The researchers also found that the X-ray emission from certain atoms in the wind of Delta Ori Aa changes as the stars in the binary move around. This may be caused by collisions between winds from the two stars, or from a collision of the wind from the primary star with the surface of the secondary star. This interaction, in turn, obstructs some of the wind from the brighter star.

Parallel optical data from the Canadian Space Agency's Microvariability and Oscillation of Stars Telescope (MOST) revealed evidence for oscillations of the primary star produced by tidal interactions between the primary and companion star as the stars travel in their orbits. Measurements of the changes of brightness in optical light plus detailed analysis of optical and ultraviolet spectra were used to refine the parameters of the two stars. The researchers were also able to resolve some previously claimed inconsistencies between the stellar parameters and models of how the stars are expected to evolve with time.

These results were published in four coordinated papers that were recently published in The Astrophysical Journal led by Michael Corcoran (NASA's Goddard Space Flight Center & Universities Space Research Association), Joy Nichols (Harvard-Smithsonian Center for Astrophysics), Herbert Pablo (University of Montreal), and Tomer Shenar (University of Potsdam). NASA's Marshall Space Flight Center in Huntsville, Alabama, manages the Chandra program for NASA's Science Mission Directorate in Washington. The Smithsonian Astrophysical Observatory in Cambridge, Massachusetts, controls Chandra's science and flight operations.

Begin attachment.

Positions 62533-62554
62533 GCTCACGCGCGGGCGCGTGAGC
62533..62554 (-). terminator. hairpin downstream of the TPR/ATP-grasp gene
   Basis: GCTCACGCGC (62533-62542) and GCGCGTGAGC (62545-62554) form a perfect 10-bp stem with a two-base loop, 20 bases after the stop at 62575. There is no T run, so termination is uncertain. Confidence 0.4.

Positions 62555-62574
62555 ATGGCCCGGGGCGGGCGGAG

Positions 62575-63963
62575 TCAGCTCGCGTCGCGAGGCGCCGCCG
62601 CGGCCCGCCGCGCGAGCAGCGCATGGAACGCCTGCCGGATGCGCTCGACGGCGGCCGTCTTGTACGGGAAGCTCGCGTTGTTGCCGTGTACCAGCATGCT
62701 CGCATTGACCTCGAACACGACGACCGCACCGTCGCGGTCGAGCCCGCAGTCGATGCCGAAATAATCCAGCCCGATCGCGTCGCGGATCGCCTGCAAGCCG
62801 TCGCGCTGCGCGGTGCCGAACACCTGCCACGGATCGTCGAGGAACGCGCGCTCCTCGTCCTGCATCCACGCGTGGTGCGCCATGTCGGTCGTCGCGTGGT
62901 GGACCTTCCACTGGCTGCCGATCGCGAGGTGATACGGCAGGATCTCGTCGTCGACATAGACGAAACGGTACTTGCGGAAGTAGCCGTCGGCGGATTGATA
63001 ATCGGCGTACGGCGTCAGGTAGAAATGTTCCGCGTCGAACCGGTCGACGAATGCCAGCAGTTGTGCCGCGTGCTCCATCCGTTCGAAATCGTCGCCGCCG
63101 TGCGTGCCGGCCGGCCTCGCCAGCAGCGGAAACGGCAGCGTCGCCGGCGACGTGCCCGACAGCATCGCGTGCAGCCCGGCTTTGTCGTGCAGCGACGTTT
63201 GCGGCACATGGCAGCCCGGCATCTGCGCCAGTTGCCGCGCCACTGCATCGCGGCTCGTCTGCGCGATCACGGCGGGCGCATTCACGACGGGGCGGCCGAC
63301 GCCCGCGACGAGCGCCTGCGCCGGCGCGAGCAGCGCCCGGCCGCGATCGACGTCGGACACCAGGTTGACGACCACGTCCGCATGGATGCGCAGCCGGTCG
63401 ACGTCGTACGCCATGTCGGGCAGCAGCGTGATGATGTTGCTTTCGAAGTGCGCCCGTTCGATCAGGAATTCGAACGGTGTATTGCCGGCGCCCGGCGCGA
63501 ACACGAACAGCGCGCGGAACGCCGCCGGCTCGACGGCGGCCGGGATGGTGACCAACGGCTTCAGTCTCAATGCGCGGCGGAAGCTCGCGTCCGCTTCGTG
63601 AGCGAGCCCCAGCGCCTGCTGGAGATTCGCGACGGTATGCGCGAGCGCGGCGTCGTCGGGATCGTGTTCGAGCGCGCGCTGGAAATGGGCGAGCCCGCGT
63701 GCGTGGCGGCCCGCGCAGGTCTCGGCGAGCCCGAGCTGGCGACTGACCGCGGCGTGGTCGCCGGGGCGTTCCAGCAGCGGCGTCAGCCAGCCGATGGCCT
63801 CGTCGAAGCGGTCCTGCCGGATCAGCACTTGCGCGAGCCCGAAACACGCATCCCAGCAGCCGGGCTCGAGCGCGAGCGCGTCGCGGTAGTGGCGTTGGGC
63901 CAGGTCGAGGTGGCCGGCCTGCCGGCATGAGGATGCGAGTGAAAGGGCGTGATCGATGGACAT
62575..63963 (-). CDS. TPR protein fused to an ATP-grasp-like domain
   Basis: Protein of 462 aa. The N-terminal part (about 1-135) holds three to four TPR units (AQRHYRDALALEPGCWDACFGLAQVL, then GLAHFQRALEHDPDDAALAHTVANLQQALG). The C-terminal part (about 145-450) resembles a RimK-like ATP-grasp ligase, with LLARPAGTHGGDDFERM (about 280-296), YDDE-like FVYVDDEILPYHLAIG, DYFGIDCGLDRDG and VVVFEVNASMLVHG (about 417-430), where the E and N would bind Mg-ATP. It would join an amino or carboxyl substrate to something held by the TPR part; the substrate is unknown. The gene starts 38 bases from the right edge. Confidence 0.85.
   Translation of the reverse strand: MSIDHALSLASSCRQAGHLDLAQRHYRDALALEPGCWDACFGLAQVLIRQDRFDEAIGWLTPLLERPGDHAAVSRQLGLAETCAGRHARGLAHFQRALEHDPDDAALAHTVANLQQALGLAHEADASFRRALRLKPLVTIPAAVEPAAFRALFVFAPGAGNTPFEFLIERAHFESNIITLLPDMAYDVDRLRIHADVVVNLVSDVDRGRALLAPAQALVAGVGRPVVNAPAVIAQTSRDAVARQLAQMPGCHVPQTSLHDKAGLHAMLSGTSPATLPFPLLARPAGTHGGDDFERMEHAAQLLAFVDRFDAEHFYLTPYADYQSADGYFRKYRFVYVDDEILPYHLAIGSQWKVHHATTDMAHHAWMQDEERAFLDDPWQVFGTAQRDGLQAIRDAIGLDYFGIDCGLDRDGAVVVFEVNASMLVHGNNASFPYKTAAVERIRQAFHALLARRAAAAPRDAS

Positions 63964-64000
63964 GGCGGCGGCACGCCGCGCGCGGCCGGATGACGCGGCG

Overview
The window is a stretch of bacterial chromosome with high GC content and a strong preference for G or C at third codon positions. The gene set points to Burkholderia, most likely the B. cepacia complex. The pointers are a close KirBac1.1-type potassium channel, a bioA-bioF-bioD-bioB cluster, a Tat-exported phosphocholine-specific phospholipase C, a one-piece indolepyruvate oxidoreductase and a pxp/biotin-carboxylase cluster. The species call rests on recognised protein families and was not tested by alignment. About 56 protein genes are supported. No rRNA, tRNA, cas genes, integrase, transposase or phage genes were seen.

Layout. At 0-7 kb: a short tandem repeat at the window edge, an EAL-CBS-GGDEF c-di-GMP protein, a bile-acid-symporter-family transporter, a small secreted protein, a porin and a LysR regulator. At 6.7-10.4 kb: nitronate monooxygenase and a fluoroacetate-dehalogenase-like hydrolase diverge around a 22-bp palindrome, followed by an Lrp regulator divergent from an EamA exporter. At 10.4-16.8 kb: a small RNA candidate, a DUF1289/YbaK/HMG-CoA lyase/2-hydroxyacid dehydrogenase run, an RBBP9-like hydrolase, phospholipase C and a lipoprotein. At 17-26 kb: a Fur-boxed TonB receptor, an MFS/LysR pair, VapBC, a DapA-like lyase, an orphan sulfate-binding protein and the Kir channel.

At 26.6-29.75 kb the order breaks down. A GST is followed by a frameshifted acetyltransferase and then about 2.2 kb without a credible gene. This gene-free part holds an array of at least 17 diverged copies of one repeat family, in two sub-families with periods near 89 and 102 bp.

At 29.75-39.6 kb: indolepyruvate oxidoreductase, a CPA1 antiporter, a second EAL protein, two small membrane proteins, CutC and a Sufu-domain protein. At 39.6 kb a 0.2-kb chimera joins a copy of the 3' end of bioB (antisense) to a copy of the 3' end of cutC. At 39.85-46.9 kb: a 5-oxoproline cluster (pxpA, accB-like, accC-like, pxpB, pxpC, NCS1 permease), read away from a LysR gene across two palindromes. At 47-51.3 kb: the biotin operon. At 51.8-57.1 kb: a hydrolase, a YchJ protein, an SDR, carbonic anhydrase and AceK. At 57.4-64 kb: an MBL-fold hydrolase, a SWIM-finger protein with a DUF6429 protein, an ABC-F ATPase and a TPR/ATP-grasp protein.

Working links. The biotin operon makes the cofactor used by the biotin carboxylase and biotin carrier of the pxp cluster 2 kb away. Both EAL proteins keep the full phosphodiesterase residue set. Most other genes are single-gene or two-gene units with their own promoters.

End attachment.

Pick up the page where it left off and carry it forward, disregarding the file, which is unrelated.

Fast Facts for Delta Orionis:
Credit  X-ray: NASA/CXC/GSFC/M.Corcoran et al.; Optical: Eckhard Slawik
Release Date  November 12, 2015
Scale  Main image is 21 x 25 degrees (462 x 540 light years); X-ray inset image is 44 arcsec across (0.25 light years)
Category  Normal Stars & Star Clusters
Coordinates (J2000)  RA 05h 32m 00.40s | Dec -00 17' 56.70"